Dreaming of animals is a newer thing and quite different for me. Oh, there were the times two of my dogs visited me in the days after their deaths, or the time I dreamt I had a frog on a leash (hey, it was grad school. I also dreamt my fingers got chopped off and I’m a writer, so…), but rarely have I dreamt like I have in these last months. I’m usually too stunned by the bizarreness of these dreams to change them. I watch them unfold slack-jawed, except for the emotions that course through me: peace, rootedness, amazement, comfort.

When I started looking up the meaning of these animals and my dreams, I learned there are a LOT of people who are looking for interpretations of their weird dreams. There are also a lot of people out there ready to help. Like astrology, the language and meanings are loosey-goosey, open to whatever you are looking for. And like astrology, I don’t believe that dreams should be interpreted literally, or that such interpretations should be mistaken for absolute truth or real-life decisions.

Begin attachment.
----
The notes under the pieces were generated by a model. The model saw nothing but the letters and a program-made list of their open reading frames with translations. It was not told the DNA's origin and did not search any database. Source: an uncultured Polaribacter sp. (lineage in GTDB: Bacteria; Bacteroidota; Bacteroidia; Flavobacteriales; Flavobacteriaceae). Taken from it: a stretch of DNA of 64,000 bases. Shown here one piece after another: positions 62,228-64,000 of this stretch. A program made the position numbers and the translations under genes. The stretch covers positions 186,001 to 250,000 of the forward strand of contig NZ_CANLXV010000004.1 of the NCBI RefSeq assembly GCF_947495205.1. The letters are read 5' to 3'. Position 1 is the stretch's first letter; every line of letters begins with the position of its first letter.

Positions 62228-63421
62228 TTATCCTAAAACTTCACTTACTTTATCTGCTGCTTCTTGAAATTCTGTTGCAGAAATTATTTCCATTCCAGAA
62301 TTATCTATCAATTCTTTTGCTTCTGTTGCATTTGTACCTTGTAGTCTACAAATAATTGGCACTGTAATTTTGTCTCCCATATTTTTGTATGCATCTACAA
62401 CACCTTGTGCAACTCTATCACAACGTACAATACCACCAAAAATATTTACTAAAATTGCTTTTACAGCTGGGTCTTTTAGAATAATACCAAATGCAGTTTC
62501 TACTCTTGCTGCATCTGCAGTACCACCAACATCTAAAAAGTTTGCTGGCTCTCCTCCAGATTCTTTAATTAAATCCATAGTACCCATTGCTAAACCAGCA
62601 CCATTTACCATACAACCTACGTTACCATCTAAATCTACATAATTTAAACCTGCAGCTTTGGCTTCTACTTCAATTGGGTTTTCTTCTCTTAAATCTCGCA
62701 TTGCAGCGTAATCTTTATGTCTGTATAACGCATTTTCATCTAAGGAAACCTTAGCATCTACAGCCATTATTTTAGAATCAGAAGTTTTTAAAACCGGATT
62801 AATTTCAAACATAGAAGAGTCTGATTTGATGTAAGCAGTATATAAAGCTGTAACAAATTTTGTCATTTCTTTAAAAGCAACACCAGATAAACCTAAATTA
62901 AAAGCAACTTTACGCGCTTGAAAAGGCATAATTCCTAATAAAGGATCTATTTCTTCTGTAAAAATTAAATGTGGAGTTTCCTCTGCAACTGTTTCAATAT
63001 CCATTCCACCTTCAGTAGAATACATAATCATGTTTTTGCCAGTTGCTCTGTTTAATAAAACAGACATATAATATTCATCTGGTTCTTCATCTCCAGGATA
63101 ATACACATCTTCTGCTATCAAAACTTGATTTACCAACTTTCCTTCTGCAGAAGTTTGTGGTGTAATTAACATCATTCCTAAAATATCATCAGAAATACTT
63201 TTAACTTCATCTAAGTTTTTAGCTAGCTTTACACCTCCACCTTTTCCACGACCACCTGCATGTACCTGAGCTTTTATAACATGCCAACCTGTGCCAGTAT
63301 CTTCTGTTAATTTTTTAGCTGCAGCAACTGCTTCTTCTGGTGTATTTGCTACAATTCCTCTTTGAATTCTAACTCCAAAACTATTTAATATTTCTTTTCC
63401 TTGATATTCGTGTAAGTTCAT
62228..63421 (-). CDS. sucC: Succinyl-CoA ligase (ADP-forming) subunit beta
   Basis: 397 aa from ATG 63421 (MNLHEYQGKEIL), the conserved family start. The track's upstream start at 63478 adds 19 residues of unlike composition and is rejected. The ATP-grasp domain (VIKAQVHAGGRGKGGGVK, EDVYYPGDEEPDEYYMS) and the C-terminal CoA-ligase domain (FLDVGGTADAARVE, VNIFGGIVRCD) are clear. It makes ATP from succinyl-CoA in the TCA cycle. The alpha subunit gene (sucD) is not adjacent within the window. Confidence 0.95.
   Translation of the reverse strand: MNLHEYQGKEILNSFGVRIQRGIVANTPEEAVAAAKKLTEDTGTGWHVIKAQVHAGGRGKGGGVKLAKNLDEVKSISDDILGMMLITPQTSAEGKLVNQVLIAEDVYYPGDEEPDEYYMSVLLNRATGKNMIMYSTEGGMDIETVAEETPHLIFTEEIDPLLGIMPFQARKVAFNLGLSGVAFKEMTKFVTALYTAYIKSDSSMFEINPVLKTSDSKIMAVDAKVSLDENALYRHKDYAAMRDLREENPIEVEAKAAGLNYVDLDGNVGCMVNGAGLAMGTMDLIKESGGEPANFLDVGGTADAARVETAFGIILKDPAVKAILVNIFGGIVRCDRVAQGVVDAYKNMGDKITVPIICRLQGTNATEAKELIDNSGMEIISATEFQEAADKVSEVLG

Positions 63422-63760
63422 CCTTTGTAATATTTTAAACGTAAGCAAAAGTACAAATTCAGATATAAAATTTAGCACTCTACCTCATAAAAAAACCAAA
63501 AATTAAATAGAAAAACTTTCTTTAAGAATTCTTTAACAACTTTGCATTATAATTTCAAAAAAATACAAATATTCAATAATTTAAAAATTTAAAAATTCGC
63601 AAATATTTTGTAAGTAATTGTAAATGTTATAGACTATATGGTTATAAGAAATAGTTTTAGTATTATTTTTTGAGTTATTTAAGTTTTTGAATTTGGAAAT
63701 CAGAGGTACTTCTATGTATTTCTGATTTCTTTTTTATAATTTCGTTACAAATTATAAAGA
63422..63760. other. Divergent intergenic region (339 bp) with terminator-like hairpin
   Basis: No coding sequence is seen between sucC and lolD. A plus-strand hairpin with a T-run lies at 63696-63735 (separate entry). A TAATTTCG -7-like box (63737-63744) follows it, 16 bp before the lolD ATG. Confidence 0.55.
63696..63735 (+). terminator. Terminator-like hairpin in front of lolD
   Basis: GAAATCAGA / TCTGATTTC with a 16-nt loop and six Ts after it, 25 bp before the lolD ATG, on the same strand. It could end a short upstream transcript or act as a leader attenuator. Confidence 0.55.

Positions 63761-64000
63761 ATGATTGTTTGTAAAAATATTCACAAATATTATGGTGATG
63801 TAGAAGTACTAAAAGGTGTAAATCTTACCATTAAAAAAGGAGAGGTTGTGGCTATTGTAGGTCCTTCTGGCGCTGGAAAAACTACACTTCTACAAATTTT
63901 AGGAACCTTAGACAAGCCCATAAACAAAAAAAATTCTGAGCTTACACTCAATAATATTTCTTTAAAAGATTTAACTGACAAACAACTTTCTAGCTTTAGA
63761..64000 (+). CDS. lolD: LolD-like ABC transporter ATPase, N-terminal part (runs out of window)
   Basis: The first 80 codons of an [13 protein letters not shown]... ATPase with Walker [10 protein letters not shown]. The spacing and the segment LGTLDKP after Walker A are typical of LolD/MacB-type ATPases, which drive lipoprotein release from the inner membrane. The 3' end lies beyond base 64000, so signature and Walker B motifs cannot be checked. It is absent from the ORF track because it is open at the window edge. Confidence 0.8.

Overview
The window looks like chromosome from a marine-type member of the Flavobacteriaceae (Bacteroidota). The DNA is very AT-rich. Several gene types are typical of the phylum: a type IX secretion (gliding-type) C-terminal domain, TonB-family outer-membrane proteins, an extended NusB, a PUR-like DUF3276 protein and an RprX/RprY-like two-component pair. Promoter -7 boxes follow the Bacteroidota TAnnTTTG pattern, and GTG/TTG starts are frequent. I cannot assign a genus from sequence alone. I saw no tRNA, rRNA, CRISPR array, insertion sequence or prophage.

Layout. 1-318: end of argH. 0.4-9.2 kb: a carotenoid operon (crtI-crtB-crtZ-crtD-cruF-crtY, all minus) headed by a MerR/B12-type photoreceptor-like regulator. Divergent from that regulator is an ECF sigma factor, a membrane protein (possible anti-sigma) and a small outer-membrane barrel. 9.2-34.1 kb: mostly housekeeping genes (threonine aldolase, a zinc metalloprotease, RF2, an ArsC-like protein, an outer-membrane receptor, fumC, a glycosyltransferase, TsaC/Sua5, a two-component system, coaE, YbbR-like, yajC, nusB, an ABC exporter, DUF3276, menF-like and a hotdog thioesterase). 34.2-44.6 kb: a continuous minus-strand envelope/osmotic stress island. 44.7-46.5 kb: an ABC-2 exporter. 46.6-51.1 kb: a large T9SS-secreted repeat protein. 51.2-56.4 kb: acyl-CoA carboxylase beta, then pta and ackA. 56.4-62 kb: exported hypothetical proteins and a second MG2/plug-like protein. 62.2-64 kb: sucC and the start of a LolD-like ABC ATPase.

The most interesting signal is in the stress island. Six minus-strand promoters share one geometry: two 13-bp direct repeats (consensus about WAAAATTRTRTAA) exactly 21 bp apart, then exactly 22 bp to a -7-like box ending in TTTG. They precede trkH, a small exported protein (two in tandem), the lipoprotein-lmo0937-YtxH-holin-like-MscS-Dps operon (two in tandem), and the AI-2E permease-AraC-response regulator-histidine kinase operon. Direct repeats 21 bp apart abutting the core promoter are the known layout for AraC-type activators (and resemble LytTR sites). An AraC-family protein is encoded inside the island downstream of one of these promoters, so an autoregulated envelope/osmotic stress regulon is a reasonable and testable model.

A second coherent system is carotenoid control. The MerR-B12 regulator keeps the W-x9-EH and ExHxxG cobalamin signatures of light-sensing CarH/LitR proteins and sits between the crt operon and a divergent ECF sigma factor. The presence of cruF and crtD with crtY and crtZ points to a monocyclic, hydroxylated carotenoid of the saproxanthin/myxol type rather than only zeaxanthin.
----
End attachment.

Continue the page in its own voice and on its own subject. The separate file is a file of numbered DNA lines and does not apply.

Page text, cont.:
On the other hand, my brain is going through a lot, apparently.  My subconscious is very busy at night. Sometimes I believe it’s trying to make sense of the things that I don’t want to deal with. Other times I think maybe it’s just fucking with me, teasing me with the most ridiculous and mundane images possible. A little entertainment from me for me. Haha. Joke’s on me.

Almost all of my dreams have optimistic interpretations: personal happiness, overcoming your problems, being at peace with yourself, good luck, strength, and transformation. I guess my next questions would be, why does my brain feel the need to do this to me? And why is it so relentlessly optimistic?

It is possible that I resist giving myself credit for my own personal strength. In fact, I try very hard to avoid all thoughts of the circumstances that have forged that strength. Instead of congratulating myself on finding meaning and contentment in a drastically altered life, I focus on  what needs to be done now. It seems a lot easier than thinking about my life or my inability to change things like COVID or Lyme.